Monday, March 17, 2014

Beyond Ribbons

On Saturday, Pongu and I went to the Oakes K9 Rally trial at K9Jym in Colmar, PA.

His scores were mostly pretty good, if not quite as stellar as last weekend's. Our heeling needs a lot of work, particularly in a trial environment, and the Figure 8 With Distractions is somehow a lot more distracting at a trial than it ever seems to be in training. Scores: 208/209/209, 207 (repeated cue)/204 (two food bowl sniffs!)/205 (partial credit on retrieve bonus exercise). Placed in exactly half his runs, because it was a big field with some highly competitive teams -- not quite to the point of needing a 210 to place, but close! -- and gave me cause to reflect on how wonderfully absurd it is that I can be disappointed, however slightly, when Pongu "only" places in half of his B-class runs and "only" nets third to fifth place. There was a day, not that long ago, when I was ecstatic if he placed in any Championship-level run.

We got two more QQQs knocked out, bringing our total to eight; it is now theoretically possible (but unlikely, because it's not a great venue for him) that we could finish Pongu's MX at his next trial on March 30th.

More important to me than any ribbon or placement, however, was Pongu's attitude at this trial. The venue wasn't new for him; we've trialed at K9Jym several times before. But the facility had recently been renovated, and the new setup threw off several other dogs who, like Pongu, had only seen its earlier incarnation.

It didn't seem to bother him too much, though. Pongu wasn't that stressy for his first couple of runs. He wasn't on the top of his game either, but we did decently well.

During the lunch break we went back to sit in the car and I reread Suzanne Clothier's Bones Would Rain... and thought about how lucky I was to have these moments with my dog, relaxing together in the early spring sunshine, playing a game of cooperation that challenged both of us and our shared skills as a team. I thought about how lucky we were to have come into dog sports during a time when motivational training was widely accepted and highly developed and available to us both locally and online. Because none of this would ever have been possible for Pongu, or me, if we hadn't had the help of so many patient, knowledgeable teachers showing us the way.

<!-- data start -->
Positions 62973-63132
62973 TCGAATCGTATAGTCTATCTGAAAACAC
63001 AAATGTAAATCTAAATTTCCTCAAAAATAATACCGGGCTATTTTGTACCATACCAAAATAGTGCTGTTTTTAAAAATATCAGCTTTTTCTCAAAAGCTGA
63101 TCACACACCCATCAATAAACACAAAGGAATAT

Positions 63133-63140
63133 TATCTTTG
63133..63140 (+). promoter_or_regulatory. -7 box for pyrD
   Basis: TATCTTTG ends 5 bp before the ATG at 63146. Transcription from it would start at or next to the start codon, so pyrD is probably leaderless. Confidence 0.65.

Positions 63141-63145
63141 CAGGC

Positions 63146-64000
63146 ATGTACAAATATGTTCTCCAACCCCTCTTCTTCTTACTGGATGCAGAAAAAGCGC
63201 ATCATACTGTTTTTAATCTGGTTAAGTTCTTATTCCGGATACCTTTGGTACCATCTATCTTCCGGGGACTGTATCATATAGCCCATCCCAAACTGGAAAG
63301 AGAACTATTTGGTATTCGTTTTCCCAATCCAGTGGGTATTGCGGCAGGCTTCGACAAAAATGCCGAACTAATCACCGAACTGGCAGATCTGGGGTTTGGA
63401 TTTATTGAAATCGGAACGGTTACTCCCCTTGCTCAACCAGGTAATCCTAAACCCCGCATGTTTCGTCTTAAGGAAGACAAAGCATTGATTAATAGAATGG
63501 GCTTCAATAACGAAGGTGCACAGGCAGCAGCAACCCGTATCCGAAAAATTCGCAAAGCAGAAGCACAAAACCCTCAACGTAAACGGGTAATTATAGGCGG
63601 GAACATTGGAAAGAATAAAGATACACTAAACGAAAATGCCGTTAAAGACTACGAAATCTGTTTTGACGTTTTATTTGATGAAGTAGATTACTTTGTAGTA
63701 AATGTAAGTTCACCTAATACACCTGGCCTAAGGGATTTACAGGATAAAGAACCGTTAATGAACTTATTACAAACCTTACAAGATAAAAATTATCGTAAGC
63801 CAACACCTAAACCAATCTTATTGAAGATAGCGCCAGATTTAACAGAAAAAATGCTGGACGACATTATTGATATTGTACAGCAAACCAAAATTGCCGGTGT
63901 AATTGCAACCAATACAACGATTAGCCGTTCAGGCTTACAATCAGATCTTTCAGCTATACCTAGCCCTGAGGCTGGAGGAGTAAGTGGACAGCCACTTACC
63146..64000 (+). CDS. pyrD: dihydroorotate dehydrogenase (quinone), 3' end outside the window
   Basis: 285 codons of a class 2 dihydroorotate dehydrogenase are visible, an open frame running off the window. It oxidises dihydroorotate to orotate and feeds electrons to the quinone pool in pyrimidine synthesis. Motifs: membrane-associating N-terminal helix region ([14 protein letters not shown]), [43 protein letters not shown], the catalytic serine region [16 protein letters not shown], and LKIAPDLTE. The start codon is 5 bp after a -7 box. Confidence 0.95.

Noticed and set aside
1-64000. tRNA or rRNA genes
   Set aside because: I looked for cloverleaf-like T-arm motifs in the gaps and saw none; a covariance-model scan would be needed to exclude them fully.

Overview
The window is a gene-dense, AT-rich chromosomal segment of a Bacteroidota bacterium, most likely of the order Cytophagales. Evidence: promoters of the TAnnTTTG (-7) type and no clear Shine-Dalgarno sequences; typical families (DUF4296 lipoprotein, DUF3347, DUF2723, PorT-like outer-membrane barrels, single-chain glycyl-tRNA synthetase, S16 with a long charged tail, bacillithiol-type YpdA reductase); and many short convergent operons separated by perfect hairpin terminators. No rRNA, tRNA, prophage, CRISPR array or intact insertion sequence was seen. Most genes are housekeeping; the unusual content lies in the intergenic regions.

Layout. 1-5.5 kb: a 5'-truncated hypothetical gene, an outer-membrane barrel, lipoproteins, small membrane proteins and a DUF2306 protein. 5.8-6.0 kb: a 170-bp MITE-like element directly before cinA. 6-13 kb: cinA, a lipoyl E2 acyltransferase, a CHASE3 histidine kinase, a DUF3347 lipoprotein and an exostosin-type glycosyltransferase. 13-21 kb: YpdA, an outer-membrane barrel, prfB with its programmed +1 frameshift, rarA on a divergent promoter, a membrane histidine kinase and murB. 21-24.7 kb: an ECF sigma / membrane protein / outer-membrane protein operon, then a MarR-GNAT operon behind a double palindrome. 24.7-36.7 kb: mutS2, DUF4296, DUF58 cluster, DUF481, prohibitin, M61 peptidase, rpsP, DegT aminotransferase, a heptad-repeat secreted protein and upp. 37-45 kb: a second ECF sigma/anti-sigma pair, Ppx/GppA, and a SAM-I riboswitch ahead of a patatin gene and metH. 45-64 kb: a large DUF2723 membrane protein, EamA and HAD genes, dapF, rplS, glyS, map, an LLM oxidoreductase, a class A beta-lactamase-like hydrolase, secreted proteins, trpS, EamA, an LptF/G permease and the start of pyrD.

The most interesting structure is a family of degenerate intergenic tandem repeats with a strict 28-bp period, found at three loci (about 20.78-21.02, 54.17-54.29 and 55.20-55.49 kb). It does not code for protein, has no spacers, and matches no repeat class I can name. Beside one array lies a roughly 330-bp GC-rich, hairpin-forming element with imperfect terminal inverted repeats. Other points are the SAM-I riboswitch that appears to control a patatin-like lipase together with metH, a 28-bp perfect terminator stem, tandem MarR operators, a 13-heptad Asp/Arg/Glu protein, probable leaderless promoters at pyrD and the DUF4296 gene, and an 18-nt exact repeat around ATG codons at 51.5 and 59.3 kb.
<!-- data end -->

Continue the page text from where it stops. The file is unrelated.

And when we went back in, Pongu was -- again! miraculously! -- smiling, happy, and relaxed. Our scores were actually a little worse on the second go-around, what with his sudden interest in the food bowls and a repeated cue in Level 1, but those were mistakes of enthusiasm rather than stress, and I will take them with joy.

As for our Level 3 run, I had forgotten our dumbbell at home and the bonus exercise on the second Level 3 run was the retrieve. I didn't have a retrieve object. What I did have was a fuzzy squeaky toy that Pongu had earned for placing in a previous run.

So I threw that out there, and he grabbed it and brought it back to me for a few steps, then tossed it aside and came in empty for a clean Front and nice finish. We got 5 of the 10 possible points and finished the run with a 205. And I was thrilled with that, because just a few months ago, there is absolutely no way that Pongu would have touched, let alone nearly done a proper retrieve with, a strange new squeaky toy he'd just gotten a couple of hours ago.

Pongu's enthusiasm for being in the ring is still fragile and fleeting. He's still not a stable or particularly confident dog. It's easy for him to get overwhelmed and shut down. But I've never seen him as happy as he was the last two trials, and it seemed to me that his relaxed state lasted longer at this trial than it did the previous one.

That's a victory that goes far beyond ribbons.

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